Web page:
Musing on the philosophy of FPIs
In a private note to Lee, I came up with a way of explaining it that I'd
never used before. FPIs are like SGML in that they are a late-binding
mechanism with undefined semantics.
We use tags because we may need to process the same document many times
and tags help us to late-bind processing to document features. We name the
tags because there are fuzzy human-level semantics associated with those
textual phenomena that can't be formally described.
We use FPIs because we may need to resolve names differently as we
re-use the names items on many different systems. We require certain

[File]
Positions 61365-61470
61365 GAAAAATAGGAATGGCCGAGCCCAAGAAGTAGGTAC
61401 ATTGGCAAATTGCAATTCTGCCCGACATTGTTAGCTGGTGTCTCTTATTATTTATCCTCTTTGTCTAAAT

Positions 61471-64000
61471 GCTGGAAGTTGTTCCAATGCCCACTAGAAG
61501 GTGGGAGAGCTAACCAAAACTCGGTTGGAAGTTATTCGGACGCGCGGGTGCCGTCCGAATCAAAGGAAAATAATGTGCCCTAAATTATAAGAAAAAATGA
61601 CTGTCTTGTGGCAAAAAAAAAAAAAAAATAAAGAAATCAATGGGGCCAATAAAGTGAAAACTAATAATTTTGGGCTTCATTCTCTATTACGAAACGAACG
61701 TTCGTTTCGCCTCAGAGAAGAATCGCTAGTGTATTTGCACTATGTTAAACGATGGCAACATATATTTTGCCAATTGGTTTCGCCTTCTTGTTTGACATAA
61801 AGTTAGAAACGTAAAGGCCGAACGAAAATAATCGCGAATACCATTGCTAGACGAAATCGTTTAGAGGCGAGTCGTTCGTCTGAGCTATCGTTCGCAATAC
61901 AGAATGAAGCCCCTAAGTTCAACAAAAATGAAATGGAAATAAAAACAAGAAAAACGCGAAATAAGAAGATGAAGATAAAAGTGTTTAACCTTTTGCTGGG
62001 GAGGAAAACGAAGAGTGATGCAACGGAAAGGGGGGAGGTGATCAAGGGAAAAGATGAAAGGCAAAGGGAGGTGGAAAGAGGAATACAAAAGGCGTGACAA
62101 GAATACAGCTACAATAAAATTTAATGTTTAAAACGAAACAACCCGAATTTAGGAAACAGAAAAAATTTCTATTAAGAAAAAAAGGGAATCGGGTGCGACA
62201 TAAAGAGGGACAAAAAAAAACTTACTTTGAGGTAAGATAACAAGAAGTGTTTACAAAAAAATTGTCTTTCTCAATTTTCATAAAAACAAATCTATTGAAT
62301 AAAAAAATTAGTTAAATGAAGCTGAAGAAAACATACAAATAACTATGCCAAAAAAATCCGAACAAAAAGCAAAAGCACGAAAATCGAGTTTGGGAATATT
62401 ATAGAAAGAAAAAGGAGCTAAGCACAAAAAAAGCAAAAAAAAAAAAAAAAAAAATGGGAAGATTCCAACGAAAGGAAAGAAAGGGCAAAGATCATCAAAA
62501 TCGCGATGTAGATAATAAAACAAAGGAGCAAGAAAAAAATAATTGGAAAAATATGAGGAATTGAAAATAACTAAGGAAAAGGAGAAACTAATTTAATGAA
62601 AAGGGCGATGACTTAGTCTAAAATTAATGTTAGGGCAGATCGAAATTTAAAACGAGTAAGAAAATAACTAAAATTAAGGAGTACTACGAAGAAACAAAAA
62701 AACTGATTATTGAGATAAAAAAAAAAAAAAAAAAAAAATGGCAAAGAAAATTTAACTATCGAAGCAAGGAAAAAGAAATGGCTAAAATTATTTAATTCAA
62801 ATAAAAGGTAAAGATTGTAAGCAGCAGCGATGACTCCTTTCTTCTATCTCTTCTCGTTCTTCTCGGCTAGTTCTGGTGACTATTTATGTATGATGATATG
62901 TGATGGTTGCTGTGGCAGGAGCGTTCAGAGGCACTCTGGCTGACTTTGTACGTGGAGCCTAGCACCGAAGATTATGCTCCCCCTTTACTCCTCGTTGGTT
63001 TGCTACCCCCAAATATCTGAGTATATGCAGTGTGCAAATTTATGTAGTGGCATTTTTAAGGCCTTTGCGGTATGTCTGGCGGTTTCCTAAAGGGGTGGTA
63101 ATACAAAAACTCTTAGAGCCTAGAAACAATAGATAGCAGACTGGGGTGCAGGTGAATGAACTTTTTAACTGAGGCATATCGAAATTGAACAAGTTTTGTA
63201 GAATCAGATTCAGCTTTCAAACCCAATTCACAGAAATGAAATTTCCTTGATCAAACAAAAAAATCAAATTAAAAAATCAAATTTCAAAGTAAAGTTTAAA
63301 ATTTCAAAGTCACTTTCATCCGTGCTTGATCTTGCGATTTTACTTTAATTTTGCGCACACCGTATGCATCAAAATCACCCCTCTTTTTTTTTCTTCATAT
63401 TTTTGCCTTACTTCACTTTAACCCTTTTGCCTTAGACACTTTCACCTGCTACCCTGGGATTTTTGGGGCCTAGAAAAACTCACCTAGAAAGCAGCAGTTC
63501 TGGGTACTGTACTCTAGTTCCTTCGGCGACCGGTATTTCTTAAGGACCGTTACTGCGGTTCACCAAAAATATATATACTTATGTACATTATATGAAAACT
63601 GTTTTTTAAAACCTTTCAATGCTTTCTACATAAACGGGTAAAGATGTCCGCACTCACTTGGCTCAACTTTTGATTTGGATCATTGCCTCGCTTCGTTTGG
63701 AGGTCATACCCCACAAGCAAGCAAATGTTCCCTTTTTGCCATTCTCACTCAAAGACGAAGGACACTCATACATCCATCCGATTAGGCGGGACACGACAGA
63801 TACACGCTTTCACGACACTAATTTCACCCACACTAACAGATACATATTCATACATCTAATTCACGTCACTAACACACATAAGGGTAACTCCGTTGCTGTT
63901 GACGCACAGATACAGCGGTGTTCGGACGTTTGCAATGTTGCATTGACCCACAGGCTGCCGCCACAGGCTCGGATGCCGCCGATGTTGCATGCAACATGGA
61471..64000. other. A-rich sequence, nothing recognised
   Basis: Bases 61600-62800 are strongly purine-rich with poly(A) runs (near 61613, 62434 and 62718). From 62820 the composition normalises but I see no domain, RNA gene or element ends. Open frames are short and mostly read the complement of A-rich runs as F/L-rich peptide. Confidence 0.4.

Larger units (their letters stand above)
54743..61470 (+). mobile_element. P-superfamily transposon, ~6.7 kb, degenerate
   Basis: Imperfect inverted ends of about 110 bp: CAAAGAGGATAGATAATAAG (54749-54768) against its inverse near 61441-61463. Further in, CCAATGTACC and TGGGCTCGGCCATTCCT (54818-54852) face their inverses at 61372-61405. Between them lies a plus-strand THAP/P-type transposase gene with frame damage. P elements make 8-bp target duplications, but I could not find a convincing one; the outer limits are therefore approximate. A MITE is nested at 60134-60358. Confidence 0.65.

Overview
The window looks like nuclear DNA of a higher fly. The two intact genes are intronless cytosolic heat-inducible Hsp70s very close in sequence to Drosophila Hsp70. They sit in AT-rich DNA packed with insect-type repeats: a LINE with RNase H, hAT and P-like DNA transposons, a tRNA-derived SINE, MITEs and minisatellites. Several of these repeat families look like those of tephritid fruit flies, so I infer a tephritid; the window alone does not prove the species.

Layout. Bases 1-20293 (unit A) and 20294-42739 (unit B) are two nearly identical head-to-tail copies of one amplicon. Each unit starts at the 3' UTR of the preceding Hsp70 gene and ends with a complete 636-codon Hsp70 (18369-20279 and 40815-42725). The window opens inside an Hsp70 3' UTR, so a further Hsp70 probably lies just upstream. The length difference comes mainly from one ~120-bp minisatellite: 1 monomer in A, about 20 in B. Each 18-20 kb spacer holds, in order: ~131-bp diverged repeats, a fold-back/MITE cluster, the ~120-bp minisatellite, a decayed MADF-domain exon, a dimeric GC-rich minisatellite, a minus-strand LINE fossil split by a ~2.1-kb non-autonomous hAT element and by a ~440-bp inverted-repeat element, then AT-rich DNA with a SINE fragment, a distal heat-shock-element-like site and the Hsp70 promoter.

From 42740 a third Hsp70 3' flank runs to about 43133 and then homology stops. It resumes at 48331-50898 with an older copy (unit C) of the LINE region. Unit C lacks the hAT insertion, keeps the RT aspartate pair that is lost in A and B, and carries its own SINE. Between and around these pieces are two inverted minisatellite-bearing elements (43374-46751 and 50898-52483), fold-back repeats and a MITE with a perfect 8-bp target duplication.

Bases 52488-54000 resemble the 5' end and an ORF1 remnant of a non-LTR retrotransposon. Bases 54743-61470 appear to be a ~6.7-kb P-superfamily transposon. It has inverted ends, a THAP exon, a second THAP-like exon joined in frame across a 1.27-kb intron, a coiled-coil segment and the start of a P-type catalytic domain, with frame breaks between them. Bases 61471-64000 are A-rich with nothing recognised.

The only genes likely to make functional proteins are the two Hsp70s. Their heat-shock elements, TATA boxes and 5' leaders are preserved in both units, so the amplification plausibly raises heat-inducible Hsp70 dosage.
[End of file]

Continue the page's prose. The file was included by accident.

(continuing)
well-defined semantics -- uniqueness, arbitrary lifetime without name
reassignment (persistence) -- and late-bind the resolution mechanism for
those names at processing times. We give them human0-intepretable names
because that helps humans to assign and manipulate them, and we know that
this manipulation is not likely to be fully automatic any time soon.
I don't know if this helps to make the positions clearer -- it helped me
to think about the different problems together, though.
I am not a number. I am an undefined character.
David Durand firstname.lastname@example.org \ david@dynamicDiagrams.com
Boston University Computer Science \ Sr. Analyst
http://www.cs.bu.edu/students/grads/dgd/ \ Dynamic Diagrams
MAPA: mapping for the WWW \__________________________